By Rania El Gamal and Alex Lawler
ALGIERS (Reuters) - OPEC might still agree an oil output-limiting deal later this year after failing to do so in Algeria this week as the economic problems of its de-facto leader Saudi Arabia force Riyadh to cede more ground to arch-rival Iran.
Saudi Energy Minister Khalid al-Falih said on Tuesday Iran, Nigeria and Libya would be allowed to produce "at maximum levels that make sense" as part of any output limits which could be set as early as the next OPEC meeting in November.
That represents a strategy shift for Riyadh, which has previously said it would reduce output only if every other OPEC and non-OPEC producer followed suit. Iran has argued it should be exempt from such limits as its production recovers after the lifting of EU sanctions.
The Saudi and Iranian economies depend heavily on oil but in a post-sanctions environment, Iran is suffering less pressure from the halving in crude prices since 2014.
Riyadh, on the other hand, faces a second year of record budget deficits and is being forced to cut the salaries of government employees.
"Does the salary cut indicate the Saudis are ready for a fight or does it indicate that they are ready for a deal," said an OPEC source from a Middle Eastern producer, when asked about the Saudi shift.
Saudi Arabia is by far the largest OPEC producer with output of more than 10.7 million barrels per day (bpd), on par with Russia and the United States. Together, the three largest global producers extract a third of the world's oil.
Iran's production has been stagnant at 3.6 million bpd in the past three months, close to pre-sanctions levels although Tehran says it wants to ramp up output to more than 4 million bpd when foreign investments in its fields kick in.
"Iran is not losing as much as Saudi. They are in a stronger position," an OPEC source traveling to Algeria this week said when asked about the shifting dynamic within OPEC.
The Organization of the Petroleum Exporting Countries will hold informal talks at 1400 GMT on Wednesday followed by a formal, regular meeting on Nov. 30.
Iranian Oil Minister Bijan Zanganeh said on Tuesday OPEC would try to reach a deal by November, while ruling out a compromise this week to address the glut.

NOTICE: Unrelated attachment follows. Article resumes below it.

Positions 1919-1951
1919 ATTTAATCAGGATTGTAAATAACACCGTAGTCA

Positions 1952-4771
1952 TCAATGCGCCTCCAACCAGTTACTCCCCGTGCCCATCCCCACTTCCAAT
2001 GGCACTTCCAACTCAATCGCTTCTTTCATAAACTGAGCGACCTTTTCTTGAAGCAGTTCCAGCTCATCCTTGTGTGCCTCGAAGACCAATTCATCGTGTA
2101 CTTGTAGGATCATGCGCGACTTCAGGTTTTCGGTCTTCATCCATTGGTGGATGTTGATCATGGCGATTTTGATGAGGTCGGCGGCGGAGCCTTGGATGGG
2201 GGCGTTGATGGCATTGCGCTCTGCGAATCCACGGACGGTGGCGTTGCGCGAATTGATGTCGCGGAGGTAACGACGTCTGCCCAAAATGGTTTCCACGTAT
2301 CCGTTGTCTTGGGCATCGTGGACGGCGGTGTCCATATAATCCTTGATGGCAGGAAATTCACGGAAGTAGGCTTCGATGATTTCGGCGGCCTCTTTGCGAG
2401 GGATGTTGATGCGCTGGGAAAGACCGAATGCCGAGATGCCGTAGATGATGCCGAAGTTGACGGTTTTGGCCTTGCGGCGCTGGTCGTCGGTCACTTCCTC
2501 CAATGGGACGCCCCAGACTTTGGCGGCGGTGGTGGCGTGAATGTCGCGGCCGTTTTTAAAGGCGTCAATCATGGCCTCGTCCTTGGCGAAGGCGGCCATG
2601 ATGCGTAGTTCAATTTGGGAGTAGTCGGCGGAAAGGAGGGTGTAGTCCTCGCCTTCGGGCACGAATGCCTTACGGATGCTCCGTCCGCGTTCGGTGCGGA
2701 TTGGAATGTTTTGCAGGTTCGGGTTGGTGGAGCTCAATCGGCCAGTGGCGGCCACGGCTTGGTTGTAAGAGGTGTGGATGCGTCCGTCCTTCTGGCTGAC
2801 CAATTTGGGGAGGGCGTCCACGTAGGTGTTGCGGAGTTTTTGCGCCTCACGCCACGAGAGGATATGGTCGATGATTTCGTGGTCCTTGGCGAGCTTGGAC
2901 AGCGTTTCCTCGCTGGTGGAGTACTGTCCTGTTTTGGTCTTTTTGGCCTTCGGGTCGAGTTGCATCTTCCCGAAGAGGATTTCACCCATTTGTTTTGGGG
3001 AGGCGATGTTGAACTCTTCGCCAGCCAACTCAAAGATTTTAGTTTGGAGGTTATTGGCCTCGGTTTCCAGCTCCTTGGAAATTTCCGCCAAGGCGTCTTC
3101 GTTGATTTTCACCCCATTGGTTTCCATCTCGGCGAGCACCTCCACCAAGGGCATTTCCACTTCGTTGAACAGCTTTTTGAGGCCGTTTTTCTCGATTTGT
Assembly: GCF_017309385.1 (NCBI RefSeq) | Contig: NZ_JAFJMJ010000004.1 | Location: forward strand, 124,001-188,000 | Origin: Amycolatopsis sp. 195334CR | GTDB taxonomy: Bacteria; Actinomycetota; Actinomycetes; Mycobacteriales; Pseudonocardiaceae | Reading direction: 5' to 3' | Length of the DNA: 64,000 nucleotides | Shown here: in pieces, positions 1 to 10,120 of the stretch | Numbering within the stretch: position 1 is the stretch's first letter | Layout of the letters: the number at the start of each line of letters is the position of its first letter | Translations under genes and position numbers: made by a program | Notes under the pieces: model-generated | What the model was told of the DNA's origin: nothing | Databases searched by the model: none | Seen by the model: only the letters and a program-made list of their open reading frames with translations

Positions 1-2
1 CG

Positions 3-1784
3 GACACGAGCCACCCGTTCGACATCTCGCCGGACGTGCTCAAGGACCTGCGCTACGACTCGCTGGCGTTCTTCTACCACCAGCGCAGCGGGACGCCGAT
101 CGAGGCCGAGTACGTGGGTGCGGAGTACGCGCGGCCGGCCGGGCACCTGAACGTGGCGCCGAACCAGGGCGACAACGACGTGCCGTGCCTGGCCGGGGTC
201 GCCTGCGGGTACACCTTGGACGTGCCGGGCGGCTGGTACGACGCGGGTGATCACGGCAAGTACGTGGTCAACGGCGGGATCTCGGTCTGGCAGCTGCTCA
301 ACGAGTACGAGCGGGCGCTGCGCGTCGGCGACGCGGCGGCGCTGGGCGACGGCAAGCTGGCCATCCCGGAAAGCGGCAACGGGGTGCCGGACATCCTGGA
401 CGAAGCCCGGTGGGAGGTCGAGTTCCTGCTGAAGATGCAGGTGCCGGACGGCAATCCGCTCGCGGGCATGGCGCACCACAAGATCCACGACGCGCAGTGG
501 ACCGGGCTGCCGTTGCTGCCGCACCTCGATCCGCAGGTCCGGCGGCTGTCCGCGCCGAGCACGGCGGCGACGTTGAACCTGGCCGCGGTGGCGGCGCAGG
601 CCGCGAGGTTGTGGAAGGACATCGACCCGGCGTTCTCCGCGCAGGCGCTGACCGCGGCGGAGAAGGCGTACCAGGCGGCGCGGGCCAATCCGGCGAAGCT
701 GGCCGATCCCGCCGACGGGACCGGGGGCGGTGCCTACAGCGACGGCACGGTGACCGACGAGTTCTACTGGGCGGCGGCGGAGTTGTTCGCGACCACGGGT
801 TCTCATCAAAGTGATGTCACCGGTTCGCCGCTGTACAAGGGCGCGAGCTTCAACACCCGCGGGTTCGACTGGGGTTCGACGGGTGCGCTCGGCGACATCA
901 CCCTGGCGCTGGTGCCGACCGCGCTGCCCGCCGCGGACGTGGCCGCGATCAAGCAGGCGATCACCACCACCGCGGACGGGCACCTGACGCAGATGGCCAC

At $45 per barrel, oil prices are well below the budget requirements of most OPEC nations. But attempts to reach an output deal have also been complicated by political rivalry between Iran and Saudi Arabia, which are fighting several proxy-wars in the Middle East, including in Syria and Yemen.
OPEC sources have said Saudi Arabia offered to reduce its output from summer peaks of 10.7 million bpd to around 10.2 million if Iran agreed to freeze production at around current levels of 3.6-3.7 million bpd.
For Gary Ross, a veteran OPEC watcher and founder of U.S.-based think tank PIRA, the offer was clearly unacceptable for Iran given that the Saudis have raised production steeply in recent years to compete for market share with U.S. shale production while Iran's output was limited by sanctions.
"Given the anti-Iranian sentiment in the kingdom, it is very difficult for Saudi Arabia to do anything in OPEC which looks too beneficial to Iran," Ross said.
“The salary cut highlights the urgency of the national transformation plan. If the Saudis did something aggressive to oil prices at this time, it would go against this urgency."
Falih said on Tuesday he saw no need for significant output cuts as the market was rebalancing itself. He added that Saudi Arabia was investing in additional spare capacity and could withstand the current trend in oil prices.
(Additional reporting by Patrick Markey and Lamine Chikhi; Writing by Dmitry Zhdannikov; Editing by Dale Hudson)